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"While we can always do better, I can tell you hand on heart that [Assassin's Creed Odyssey] hasn't required a massive crunch, like maybe some of the triple-As from five or ten years ago," said Klaus.
"We can still always do better, but we have managed pretty well to succeed in delivering a game of huge magnitude which is hitting a good quality [level], while making sure that our teams are not burnt out and disgusted with working in games."
Rockstar came under fire after company co-founder Dan Houser made a remark about staff at the studio working 100-hour weeks. He later explained that it was a reference to a three-week time frame involving himself and senior RDR2 writers, but some current and former employees said they often worked well over 50- and 60-hour weeks.
Rockstar has now said that overtime at its UK Q&A studio is now optional, but the PR damage had already been done, which is perhaps why Ubisoft took the opportunity to reveal it doesn’t embrace crunch culture—at least not anymore.
“It’s something we were very, very bad at 15 years ago, but as the industry is maturing, we are becoming better at managing our teams, managing our scope,” said assassin's Creed Odyssey's Senior Producer Marc-Alexis Côté. “Not every studio will grow in that way, not every team will grow in that way, but it’s one of the commitments we made to our team when we started: that we would manage the scope of the game, that it was super-ambitious, but that every two weeks we would reassess it with them to always make sure that it is doable.”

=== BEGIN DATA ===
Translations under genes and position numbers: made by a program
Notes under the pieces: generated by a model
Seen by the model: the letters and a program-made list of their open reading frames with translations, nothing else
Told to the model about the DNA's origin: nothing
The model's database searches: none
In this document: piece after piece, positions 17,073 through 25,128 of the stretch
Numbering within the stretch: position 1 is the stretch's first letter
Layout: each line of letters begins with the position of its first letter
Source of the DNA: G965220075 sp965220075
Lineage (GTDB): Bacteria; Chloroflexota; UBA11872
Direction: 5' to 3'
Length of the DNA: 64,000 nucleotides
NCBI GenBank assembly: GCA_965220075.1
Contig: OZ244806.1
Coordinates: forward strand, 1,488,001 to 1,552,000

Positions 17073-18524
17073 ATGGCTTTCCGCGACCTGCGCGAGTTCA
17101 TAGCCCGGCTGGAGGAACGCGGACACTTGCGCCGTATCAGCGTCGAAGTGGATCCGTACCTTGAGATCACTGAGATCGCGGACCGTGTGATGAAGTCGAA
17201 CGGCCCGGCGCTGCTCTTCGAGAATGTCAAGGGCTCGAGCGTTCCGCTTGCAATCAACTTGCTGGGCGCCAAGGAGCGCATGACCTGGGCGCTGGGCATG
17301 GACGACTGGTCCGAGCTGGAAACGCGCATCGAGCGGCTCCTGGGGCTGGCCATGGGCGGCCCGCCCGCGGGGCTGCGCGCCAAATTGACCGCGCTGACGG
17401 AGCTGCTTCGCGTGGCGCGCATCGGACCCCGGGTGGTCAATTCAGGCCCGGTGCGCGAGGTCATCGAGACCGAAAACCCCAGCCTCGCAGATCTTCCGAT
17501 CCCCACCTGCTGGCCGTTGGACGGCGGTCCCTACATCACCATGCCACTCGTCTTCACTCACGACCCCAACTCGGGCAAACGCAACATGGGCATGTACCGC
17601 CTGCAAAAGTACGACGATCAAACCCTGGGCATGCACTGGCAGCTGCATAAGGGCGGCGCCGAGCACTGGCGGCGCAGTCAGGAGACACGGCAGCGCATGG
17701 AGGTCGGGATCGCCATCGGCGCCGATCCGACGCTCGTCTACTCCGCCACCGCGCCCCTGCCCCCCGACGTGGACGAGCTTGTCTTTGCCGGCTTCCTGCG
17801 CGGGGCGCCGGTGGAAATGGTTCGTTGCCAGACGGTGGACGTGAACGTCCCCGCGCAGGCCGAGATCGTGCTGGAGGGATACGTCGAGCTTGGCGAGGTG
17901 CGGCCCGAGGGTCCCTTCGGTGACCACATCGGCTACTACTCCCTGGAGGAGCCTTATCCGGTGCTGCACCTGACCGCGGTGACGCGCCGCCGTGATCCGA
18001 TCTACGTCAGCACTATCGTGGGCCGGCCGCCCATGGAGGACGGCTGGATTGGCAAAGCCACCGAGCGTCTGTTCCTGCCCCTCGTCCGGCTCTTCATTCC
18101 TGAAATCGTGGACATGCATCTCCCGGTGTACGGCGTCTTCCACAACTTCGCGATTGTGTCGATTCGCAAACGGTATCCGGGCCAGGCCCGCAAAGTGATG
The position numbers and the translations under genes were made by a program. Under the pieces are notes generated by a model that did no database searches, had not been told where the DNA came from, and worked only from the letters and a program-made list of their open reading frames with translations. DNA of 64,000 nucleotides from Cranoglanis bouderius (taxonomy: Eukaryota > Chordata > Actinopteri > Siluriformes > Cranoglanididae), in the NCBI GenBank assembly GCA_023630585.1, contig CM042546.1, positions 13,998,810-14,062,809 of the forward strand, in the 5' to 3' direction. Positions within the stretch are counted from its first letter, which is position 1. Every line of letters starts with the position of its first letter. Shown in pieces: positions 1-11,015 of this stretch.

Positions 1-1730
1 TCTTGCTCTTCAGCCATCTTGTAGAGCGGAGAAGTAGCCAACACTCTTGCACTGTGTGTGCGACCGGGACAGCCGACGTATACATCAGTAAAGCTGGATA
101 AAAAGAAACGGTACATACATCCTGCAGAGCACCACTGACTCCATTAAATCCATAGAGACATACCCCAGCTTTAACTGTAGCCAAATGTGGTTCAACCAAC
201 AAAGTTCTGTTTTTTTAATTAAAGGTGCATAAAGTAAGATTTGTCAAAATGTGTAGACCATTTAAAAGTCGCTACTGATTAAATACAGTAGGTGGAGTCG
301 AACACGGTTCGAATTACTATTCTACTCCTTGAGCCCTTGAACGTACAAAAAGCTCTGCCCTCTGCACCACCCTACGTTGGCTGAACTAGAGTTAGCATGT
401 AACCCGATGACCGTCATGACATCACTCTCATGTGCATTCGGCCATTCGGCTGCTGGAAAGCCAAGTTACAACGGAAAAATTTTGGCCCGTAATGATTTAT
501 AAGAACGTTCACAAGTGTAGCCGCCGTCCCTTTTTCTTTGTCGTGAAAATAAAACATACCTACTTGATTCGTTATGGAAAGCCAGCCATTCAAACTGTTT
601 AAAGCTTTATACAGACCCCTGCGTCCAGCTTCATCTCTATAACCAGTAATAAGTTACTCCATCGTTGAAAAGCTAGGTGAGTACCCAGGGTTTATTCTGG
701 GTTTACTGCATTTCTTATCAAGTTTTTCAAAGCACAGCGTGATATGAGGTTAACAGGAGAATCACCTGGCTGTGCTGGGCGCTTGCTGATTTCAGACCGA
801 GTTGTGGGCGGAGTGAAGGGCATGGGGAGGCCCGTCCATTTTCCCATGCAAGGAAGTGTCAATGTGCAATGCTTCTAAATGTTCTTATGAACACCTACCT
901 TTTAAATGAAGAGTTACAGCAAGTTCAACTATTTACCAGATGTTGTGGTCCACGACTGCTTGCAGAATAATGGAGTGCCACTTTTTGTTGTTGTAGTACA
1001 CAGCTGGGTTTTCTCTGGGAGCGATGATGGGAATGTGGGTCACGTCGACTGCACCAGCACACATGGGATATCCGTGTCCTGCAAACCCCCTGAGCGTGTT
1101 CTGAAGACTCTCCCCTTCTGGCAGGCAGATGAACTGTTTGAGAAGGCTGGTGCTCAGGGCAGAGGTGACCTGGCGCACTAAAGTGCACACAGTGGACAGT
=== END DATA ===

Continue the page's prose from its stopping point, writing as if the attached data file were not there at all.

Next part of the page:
Ubisoft’s executives said there were times when devs did put in extra hours over Odyssey’s three-year development, but doing so was a team decision and those that did overtime were encouraged to slow down once it was over. "They have a brilliant idea, they want to implement it, so they'll push for a couple of weeks and then rest a little bit," said Côté.
While working an excessive number of hours is associated with many professions, video game development has long been considered one of the worst. It’s unlikely that many gamers would refuse to buy a title because of its maker’s reputation for overworking its staff, but the bad publicity and the fact it could discourage people from entering the game industry mean more studios are addressing the problem.